Pastor vs. Planter? Not So Quick
As a Mac user, I’m the first to admit that many Mac users are obnoxious. When we find out that you use a PC, we can’t wait to tell you that we used to own a PC as well, but now we’ve seen the light. Guilty as charged. I’m sorry.
The same thing goes for church planters. Many of us can come across like planting is where it’s at, or that planting in an urban context is the thing. Planting is important, but we sometimes unwittingly give the impression that pastoring an established church, especially outside of the city, is second-best. That’s unfortunate. Both planting and pastoring are important. While cities are important, so are the suburbs and so are the rural places.
We need church renewal and we need churches planted.
I was reminded of this today as I read Thom Rainer’s post:
My burden to see struggling churches become turnaround churches grows daily. There are an estimated 100,000 churches in North America that would be deemed terminal by most pundits. There are another 100,000 to 200,000 that are very sick and could soon be on the deathwatch…
And while church revitalization may not be the only instrument God uses, it has to be a critical instrument in this spiritual battle. Would you join me in prayer about this urgent and critical need? Would you consider how God might use you in the effort?
That’s a call to action we need to hear.
I sat with a group of pastors and church planters last week and was struck with our similarities. While there are differences between planting a church and pastoring an existing one, we have a lot in common. Unless you’re called to an already-healthy church, you will need many of the same skills and support that a church planter needs. In fact, many of my friends almost seem to be grafting a new church plant onto an existing church. One major difference is that pastors of existing churches have to confront existing issues and powerful people who where there before they arrived — not an easy thing. But many of the same entrepreneurial skills are needed, as is the same passion for evangelism.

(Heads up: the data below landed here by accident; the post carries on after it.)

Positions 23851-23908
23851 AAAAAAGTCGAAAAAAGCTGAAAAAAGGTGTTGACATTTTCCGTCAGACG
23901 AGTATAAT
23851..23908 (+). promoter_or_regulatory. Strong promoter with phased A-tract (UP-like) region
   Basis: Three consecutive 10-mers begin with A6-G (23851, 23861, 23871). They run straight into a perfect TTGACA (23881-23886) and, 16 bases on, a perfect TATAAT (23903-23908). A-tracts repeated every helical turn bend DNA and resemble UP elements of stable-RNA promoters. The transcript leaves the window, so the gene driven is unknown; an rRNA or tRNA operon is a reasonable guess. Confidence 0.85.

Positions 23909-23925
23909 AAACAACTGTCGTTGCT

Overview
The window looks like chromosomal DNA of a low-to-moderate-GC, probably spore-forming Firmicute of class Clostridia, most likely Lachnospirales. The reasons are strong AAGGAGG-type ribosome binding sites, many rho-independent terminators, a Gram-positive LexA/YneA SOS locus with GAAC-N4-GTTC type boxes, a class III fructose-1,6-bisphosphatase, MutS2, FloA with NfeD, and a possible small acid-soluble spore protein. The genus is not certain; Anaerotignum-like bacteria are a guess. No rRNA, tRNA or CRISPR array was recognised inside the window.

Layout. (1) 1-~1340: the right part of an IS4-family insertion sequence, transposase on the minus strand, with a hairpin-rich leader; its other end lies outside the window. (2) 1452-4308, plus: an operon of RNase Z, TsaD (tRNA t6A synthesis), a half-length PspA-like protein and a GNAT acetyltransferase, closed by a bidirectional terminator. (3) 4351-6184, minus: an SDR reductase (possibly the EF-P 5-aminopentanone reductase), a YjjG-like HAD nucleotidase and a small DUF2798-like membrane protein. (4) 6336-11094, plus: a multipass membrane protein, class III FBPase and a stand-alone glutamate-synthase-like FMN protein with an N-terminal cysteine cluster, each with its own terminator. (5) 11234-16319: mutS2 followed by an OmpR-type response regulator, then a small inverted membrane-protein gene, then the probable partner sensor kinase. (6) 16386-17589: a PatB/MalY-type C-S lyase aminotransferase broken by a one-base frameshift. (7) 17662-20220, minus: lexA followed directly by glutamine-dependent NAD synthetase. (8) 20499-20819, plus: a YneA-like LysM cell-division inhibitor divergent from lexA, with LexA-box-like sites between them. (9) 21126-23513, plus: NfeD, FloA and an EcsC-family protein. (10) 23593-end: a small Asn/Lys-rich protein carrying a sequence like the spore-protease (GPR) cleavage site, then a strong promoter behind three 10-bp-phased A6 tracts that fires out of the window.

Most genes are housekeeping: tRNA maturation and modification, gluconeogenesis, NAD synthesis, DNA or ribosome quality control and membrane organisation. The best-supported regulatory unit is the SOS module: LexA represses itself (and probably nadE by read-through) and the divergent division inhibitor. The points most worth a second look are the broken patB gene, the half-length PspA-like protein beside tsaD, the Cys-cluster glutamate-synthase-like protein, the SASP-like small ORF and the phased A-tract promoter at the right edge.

One of the obvious implications of this is that we need to be praying for and supporting each other. I praise God for those who have been called into existing churches, as well as those who are called to pastor established churches. I pray that both will hear and obey the call to make disciples, and that we will work together for God’s glory.
I also pray that pastors of existing churches will get some of the same assessment and coaching tools that planters get, but that a matter for another post.